Under Confucianism, Baxter says, “Government, then, becomes an institution to protect the people, and not to control them; to encourage them toward a proper way of life, and not a totalitarian state. … Confucianism is a viable framework for a constitutional democracy, and uniquely positions China for success as a modern nation.”

Deng Xiaoping said it best, “It doesn’t matter if a cat is black or white, so long as it catches mice.”

Discover the Influence of Confucius

_______________

Lloyd Lofthouse is the award-winning author of My Splendid Concubine [3rd edition]. When you love a Chinese woman, you marry her family and culture too. This is the love story Sir Robert Hart did not want the world to discover.

His latest novel is the multiple-award winning Running with the Enemy.

Subscribe to “iLook China”!
Sign up for an E-mail Subscription at the top of this page, or click on the “Following” tab in the WordPress toolbar at the top of the screen.

About iLook China

China’s Holistic Historical Timeline


Confucian Harmony Today

September 11, 2012

In China, harmony plays an important role in everyday life. Cultural etiquette among Chinese revolves around harmony as Confucius taught. “Confucianism still plays an important role in Chinese society. It is a system of ethics and conduct, the obligations of people toward each other based on their relationships.” Source: Doing Business in China: Cultural Manners

 

The philosophy behind Feng Shui supports this concept since it is how to create harmony and balance in your living and working environment. Feng Shui came about when it was observed that people are affected by their surroundings with some places luckier, happier, healthier or more peaceful than others are.

Even the way the government in China does business is governed by the same concepts. As much as most Americans and Europeans seem incapable of understanding China, the Chinese often see foreigners as barbaric when they do not behave properly according to Chinese standards. Understanding is a two way street.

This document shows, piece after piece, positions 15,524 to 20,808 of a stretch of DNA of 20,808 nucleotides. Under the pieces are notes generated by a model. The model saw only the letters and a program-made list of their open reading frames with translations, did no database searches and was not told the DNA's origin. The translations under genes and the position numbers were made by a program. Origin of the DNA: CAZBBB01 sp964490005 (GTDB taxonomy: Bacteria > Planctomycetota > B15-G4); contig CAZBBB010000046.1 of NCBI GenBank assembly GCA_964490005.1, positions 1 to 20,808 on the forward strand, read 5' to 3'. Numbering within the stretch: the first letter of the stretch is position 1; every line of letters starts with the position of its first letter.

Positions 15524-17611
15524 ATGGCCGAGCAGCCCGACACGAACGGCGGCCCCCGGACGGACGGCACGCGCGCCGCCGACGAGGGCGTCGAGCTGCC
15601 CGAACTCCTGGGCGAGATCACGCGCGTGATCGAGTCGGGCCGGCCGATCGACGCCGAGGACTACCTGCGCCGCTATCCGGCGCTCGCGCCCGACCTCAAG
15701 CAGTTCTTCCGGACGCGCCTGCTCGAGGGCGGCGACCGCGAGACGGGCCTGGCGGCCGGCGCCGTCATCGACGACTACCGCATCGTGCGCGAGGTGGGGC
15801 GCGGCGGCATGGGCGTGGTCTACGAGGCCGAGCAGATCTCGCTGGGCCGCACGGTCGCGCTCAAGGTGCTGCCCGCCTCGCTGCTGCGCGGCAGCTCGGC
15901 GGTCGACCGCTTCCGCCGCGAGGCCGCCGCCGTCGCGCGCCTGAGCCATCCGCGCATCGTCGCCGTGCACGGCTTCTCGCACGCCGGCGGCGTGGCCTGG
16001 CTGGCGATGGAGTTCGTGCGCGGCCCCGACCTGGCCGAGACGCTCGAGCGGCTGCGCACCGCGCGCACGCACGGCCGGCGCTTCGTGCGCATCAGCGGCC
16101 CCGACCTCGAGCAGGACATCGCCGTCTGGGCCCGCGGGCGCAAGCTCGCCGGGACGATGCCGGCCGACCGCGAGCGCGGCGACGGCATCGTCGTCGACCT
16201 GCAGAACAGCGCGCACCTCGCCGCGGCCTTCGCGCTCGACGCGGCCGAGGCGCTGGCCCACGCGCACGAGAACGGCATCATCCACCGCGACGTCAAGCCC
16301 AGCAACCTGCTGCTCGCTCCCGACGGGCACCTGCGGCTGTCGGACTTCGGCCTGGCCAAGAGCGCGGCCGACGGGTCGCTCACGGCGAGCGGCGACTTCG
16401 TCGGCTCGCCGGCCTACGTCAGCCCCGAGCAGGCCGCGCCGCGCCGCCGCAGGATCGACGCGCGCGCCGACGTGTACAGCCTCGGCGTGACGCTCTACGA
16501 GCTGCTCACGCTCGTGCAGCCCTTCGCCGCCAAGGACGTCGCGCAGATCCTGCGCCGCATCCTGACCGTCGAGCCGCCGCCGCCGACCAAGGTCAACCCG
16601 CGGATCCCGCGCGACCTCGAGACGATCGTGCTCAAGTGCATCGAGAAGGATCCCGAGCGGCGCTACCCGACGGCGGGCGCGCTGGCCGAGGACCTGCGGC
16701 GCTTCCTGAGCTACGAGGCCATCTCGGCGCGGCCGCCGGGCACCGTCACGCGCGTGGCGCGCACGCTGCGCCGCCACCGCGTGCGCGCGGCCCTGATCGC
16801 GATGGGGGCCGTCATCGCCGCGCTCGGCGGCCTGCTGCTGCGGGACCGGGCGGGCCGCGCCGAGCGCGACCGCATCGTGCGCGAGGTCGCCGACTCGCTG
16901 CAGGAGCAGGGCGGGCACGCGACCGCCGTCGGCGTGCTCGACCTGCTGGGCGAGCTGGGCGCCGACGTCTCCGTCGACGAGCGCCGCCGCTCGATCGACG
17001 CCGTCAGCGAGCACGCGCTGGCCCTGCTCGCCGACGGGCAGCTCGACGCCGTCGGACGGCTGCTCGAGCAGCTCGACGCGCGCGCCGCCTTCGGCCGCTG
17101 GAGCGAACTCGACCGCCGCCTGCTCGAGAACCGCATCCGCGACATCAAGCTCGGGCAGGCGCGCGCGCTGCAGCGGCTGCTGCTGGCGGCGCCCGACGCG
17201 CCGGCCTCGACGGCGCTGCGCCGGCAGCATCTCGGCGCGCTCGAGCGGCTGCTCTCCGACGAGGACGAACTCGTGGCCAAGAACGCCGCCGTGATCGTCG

For example: Last weekend, I got up to wash dishes in the sink while my wife and daughter were still eating. My wife said when we have Chinese guests it is impolite to do that since it signals to the guests that it is time to leave. It is best to soak the dishes and leave them until the guests go.

Discover Honor Chinese Style.

______________

Lloyd Lofthouse is the award-winning author of The Concubine Saga. When you love a Chinese woman, you marry her family and culture too. This is the love story Sir Robert Hart did not want the world to discover.

Subscribe to “iLook China”!
Sign up for an E-mail Subscription at the top of this page, or click on the “Following” tab in the WordPress toolbar at the top of the screen.

About iLook China


Older than the New Testament

September 10, 2012

A conservative, born-again Christian friend once said that Communism was evil and that China needed a proper legal system. Since China already has a legal system, what did he mean? I’ve known this individual for decades, and I’m sure he meant that China should have a legal system like the one in America or the U.K. After all, he claims scripture guides his life and the Christian Bible has been around for centuries proving it comes from God. There is no other choice.

The problem with that logic is Confucius walked the earth long before Christ, and the New Testament didn’t exist for centuries after Christ was gone. What Confucius taught has been around longer.

What about China’s legal system?

The highest agency in China is the Supreme People’s Procuratorate. This agency is responsible for both prosecution and investigation in the People’s Republic of China. Similar institutions influence the office of the Procurator in the Socialist legal system. Its direct predecessor in China is the Supreme Court of the Republic of China, which in turn is descended from the Procuratorial Office of the late Qing Dynasty.

The Chinese legal system may have been broken during Mao’s Cultural Revolution but not any longer. It also appears that China’s legal system is an organic institution capable of change as seen in this piece from the Dui Hua Human Rights Journal.

Discover a Chinese Police Officer in Action

______________

Lloyd Lofthouse is the award-winning author of The Concubine Saga. When you love a Chinese woman, you marry her family and culture too. This is the love story Sir Robert Hart did not want the world to discover.

Subscribe to “iLook China”!
Sign up for an E-mail Subscription at the top of this page, or click on the “Following” tab in the WordPress toolbar at the top of the screen.

About iLook China


The two faces of Confucius – Part 5/5

December 24, 2011

Troy Parfitt, the author of Why China Will Never Rule the World – Travels in the Two Chinas says the Analects of Confucius represents only stone-age logic and dictums posing as wisdom that support tyranny. He says the Confucian concept of piety is virtually identical in China, Taiwan, Hong Kong, Singapore, and Macau.